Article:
One of her guest, Gouvernail, makes a reference to desire as "a graven image," as a thing in itself to be worshipped, when he quotes the first two lines from Swinburne's "The Cameo" in response to Victor's splendid appearance at the dinner table. With their combined histories of courting the unattainable, Edna and Robert have spent years desiring for the sake of desiring, erecting emotional facades. Their current obsession with each other, more substantial than any other previously experienced, is more dangerous for the physical passion Edna brings to it. The ominous Swinburne line "Painted with red blood on a ground of gold" casts the entire venture of love as bound for failure and catastrophe, although it may be a grand, golden disaster. Desire is an ancient and sometimes brutal urge, as indicated in Swinburne's phrase "graven image," which evokes images of harsh primal gods. The strength of desire is evident when Edna feels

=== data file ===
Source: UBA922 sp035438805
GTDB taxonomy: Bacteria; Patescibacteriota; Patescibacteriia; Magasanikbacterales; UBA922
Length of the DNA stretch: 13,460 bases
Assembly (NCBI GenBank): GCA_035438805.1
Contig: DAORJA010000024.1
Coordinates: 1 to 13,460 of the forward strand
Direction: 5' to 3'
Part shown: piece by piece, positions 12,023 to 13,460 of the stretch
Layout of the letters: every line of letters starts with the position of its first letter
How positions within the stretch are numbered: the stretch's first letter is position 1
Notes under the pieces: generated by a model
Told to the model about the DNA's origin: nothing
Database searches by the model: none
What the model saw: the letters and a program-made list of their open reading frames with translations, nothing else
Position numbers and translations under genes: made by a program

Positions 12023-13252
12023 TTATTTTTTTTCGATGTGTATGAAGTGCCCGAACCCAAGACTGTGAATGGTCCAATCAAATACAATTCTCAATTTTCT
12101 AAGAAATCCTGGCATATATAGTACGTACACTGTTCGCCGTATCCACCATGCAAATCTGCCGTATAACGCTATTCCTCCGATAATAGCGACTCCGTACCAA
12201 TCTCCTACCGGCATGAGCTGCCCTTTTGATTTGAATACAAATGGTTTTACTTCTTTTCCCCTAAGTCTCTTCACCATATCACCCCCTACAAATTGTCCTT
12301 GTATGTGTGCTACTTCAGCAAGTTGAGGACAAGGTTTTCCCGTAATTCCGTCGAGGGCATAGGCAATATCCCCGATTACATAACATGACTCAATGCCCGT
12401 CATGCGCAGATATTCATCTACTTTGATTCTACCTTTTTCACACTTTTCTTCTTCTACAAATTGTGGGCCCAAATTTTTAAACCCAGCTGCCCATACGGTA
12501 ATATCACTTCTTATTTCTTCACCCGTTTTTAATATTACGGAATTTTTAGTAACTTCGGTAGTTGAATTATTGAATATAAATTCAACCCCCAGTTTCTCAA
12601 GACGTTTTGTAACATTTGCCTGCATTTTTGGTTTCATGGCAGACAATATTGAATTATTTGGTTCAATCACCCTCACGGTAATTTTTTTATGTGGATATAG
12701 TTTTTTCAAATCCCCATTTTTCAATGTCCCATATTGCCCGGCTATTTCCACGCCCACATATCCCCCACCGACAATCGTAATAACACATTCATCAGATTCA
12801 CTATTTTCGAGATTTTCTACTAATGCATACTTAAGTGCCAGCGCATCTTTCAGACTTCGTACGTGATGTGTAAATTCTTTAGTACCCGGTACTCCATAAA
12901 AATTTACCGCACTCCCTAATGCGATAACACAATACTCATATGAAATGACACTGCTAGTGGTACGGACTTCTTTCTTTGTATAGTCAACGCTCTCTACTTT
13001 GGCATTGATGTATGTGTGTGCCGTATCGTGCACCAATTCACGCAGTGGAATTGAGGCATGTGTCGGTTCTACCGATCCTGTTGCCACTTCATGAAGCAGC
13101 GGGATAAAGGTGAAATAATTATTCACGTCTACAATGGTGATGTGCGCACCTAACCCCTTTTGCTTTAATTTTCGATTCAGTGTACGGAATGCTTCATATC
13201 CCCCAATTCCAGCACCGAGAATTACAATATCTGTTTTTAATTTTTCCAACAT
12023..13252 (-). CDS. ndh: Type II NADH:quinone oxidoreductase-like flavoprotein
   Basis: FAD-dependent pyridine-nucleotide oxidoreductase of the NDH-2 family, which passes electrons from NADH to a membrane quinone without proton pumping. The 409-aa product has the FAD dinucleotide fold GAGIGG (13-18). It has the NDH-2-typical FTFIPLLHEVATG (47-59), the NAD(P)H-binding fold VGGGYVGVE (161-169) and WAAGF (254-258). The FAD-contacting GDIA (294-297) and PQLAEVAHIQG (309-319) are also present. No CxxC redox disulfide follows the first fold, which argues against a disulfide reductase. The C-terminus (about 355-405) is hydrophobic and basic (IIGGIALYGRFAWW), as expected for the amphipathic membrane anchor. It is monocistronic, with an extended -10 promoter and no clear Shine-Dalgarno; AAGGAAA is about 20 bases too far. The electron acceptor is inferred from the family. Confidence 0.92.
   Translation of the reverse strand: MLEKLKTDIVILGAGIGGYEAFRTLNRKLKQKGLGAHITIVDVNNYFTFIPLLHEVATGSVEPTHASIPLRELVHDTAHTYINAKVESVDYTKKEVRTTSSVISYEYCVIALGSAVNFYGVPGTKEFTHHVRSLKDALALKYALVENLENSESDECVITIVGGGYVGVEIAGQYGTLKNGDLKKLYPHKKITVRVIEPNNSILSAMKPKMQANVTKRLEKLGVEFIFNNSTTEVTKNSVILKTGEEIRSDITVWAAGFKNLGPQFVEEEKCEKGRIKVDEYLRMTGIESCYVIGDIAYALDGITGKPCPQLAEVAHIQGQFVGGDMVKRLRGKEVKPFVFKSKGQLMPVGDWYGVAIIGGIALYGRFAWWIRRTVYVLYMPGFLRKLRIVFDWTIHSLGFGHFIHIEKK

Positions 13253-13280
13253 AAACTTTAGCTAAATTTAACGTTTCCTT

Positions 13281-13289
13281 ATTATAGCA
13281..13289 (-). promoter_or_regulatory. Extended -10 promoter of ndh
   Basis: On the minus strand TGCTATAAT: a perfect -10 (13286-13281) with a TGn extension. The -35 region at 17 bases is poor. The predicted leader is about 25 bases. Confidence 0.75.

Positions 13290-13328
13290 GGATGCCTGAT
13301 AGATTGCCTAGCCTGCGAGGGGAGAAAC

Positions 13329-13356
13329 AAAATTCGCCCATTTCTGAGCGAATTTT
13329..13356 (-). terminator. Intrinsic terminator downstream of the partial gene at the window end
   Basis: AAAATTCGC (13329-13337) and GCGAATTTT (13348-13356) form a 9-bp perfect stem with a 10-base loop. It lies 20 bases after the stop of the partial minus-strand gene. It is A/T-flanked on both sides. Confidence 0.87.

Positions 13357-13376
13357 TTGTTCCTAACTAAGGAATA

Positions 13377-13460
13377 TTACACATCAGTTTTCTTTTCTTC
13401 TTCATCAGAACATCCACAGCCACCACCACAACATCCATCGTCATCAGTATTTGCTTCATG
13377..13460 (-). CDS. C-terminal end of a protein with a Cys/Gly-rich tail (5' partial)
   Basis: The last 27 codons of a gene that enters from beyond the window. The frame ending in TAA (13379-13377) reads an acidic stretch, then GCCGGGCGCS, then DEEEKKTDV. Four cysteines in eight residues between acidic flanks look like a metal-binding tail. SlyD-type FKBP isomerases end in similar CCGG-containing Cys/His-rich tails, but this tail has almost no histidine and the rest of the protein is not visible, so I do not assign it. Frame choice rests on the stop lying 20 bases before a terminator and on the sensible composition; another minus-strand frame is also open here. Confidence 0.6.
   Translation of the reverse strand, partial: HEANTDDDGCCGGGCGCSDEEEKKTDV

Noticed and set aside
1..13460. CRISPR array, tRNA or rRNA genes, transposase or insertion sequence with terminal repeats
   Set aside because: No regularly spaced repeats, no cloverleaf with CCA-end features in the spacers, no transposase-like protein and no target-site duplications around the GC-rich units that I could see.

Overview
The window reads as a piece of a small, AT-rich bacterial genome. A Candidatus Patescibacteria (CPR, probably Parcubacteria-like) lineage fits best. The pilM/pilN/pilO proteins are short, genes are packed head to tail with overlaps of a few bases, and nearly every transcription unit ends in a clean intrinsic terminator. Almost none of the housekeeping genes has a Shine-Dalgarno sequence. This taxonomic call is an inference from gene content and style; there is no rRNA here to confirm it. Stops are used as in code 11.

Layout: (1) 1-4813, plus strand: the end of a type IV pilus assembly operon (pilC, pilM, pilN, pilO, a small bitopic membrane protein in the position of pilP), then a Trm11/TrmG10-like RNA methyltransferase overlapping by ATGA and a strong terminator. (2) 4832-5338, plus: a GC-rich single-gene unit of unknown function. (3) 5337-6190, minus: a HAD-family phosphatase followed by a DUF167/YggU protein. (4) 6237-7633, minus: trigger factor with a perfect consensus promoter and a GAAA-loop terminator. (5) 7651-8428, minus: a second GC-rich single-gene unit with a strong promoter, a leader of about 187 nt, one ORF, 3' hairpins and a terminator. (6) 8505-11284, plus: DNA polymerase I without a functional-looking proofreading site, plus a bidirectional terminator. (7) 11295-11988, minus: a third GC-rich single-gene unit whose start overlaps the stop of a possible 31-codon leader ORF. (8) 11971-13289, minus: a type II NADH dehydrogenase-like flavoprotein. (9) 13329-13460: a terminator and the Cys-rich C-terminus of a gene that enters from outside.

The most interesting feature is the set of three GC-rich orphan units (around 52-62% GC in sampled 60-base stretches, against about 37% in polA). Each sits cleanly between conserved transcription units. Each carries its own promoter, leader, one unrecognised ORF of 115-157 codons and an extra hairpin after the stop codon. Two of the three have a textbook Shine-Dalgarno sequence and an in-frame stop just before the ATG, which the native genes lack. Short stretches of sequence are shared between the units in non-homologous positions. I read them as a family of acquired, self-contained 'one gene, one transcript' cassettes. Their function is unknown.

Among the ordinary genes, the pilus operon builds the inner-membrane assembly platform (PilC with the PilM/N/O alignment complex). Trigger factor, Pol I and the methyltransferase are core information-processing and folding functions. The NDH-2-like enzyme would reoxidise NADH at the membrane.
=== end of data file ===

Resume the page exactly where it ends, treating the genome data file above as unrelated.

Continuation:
This is the end of the preview. Sign up
access the rest of the document.